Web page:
Putin's backfire: Finland parliament nearly unanimous on NATO membership; Sweden signs application

Vladimir Putin’s humiliating backfire on his “special military operation” has nearly reached its final stage. Despite threats and saber-rattling aimed at cowing Finland and Sweden out of NATO, his invasion of Ukraine and subsequent threats have completely destroyed the political consensus for neutrality in both countries. In Finland, only eight members of the 200-seat parliament objected to Finland’s formal application for NATO membership this morning:


Finland’s Parliament has overwhelmingly endorsed a bid from the Nordic country’s government to join NATO.

Lawmakers at the 200-seat Eduskunta legislature voted 188-8 Tuesday to approve Finland seeking membership in the 30-member Western military alliance.

The vote was seen a formality as Finnish President Sauli Niinisto and Prime Minister Sanna Marin announced the intention on Sunday, and lawmakers’ approval wasn’t necessarily required. However, both Niniisto and Marin stressed that it was important for the Parliament to weigh in on the NATO bid, described by the Finnish head of state as “historic.”

Finland is now expected to sign a formal application and file it to NATO headquarters in the coming days together with Nordic neighbor Sweden where the government announced a similar NATO bid on Monday.

The parliament vote was a smart political move from both Niinisto and Marin. Just in terms of longer-term repercussions from the NATO application, such as Russian trade actions and threats, having everyone on the record now will insulate Niinisto and Marin from criticism when those impacts get felt more fully. More importantly, though, the near unanimity sends a signal to Putin and to Russians more broadly that their actions have irreparably ruptured their previous collegial relationship. The sudden move into NATO isn’t just a whim by a few politicians, but the clear consensus will of the Finns.

And for that matter, the Swedes as well. Earlier today, Sweden signed its formal application to join NATO, starting what will likely be a short consideration process before both Sweden and Finland gain full membership:


Sweden on Tuesday formally applied to join NATO, the country’s SVT and TV4 news channels reported.

Both outlets published footage of Foreign Minister Ann Linde signing what they said was the application to the military alliance. Sweden’s application is to be submitted alongside Finland’s, SVT reported.

The countries announced their intention to join NATO and bolster their defenses after Russia’s invasion of Ukraine. Finland shares a long border with Russia, while Sweden neighbors Finland.

Jazz wrote earlier about Putin’s apparent retreat from some of his earlier saber rattling over the NATO expansion at yesterday’s Collective Security Treaty Organization (CSTO) meeting. The venue for that retreat seems curious, since the CSTO exists as Putin’s counterpart to NATO, where the collective strength of his alliance would normally be used to express and project competing power.

The word “alliance” may not apply well in this case, however. Only one of the CSTO members — Belarus’ Alexander Lukashenko — expressed any support for Putin’s invasion of Ukraine. In fact, Lukashenko scolded the other former Soviet republics for their infidelity to the tsar:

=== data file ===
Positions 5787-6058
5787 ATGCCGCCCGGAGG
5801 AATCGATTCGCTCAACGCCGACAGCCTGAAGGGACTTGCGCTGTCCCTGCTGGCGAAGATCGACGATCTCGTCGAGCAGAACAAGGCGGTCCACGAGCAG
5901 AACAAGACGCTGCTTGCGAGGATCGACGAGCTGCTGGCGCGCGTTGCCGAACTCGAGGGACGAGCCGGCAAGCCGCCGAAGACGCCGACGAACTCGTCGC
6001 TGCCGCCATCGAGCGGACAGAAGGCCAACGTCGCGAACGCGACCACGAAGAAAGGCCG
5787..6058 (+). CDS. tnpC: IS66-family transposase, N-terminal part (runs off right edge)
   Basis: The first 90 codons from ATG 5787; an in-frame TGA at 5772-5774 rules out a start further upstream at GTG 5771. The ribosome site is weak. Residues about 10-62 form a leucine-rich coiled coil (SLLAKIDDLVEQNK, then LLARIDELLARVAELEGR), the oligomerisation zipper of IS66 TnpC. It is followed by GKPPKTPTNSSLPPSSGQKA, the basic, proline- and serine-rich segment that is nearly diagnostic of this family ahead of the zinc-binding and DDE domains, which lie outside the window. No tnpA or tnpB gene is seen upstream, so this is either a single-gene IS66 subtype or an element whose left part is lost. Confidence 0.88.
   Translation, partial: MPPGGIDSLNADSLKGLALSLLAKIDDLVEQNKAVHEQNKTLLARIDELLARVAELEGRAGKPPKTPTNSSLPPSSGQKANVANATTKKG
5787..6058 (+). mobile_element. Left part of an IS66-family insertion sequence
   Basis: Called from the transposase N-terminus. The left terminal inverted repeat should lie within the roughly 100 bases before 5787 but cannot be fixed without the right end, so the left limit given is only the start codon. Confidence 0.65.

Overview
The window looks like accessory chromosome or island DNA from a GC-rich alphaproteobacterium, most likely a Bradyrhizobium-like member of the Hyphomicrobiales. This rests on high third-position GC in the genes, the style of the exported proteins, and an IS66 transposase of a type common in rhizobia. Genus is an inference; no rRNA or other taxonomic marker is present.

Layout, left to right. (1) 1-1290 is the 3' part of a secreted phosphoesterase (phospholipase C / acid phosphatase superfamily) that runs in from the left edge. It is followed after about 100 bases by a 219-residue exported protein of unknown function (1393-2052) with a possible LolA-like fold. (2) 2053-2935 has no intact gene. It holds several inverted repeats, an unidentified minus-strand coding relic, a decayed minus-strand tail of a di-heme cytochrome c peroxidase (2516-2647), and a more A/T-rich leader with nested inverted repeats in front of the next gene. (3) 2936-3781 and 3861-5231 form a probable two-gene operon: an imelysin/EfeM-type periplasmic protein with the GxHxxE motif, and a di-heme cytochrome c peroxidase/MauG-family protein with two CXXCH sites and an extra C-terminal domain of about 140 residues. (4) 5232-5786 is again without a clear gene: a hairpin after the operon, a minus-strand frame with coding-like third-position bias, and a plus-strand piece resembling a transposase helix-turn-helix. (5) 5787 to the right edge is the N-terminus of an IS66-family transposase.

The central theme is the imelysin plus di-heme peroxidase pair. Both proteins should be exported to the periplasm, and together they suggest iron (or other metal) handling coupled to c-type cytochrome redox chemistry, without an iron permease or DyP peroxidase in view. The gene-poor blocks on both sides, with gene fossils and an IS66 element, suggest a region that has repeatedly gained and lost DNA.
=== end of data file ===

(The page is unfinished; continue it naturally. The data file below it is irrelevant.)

Speaking first in the televised portion of the summit, President Aleksandr G. Lukashenko of Belarus — who has supported Mr. Putin’s war but has not sent troops — criticized other members for having insufficiently backed Russia and Belarus in the face of Western sanctions.

He pointed to the alliance’s decision to send forces to Kazakhstan in January to protect the government from protests — yet argued it had left Russia largely on its own over Ukraine.

“Are we just as connected by bonds of solidarity and support now?” he asked, after mentioning the alliance’s support of the Kazakh government. “Maybe I’m wrong, but as recent events have shown, it seems the answer is no.”

Kazakhstan has said it would not help Russia circumvent international sanctions. In a United Nations vote on March 2 condemning the invasion of Ukraine, Belarus was the only post-Soviet country to take Russia’s side.

“Look at how monolithically the European Union votes and acts,” Mr. Lukashenko said at Monday’s summit, sitting at a round table with the other leaders. “If we are separate, we’ll just be crushed and torn apart.”

As if to confirm Mr. Lukashenko’s point, the leaders of the other members — Armenia, Kazakhstan, Kyrgyzstan and Tajikistan — did not mention Ukraine in their televised remarks.


The New York Times reports that one reason the other CSTO members aren’t enthusiastic about supporting Putin in his Ukraine adventure are the economic sanctions themselves. They need access to Western markets for their own economic survival, especially now with Russia almost entirely isolated. Second, the other republics could be forgiven for not wanting to jump on Putin’s bandwagon over an invasion on which they hadn’t been consulted in the first place. Pottery Barn rules apply here — Putin broke it, and so he bought it, not the CSTO.

Even more basic than that, though, is the question of who’s next on Putin’s hit list. When will Putin find Nazis in their midsts, and when will the Russian invasion of their states come when Putin needs a distraction for Russians from his corruption and maladministration? Finland and Sweden aren’t the only neighbors of Russia that have to recalculate based on Putin’s now-naked imperialist ambitions. Putin’s backfire may echo all over Eurasia by the time it finishes.

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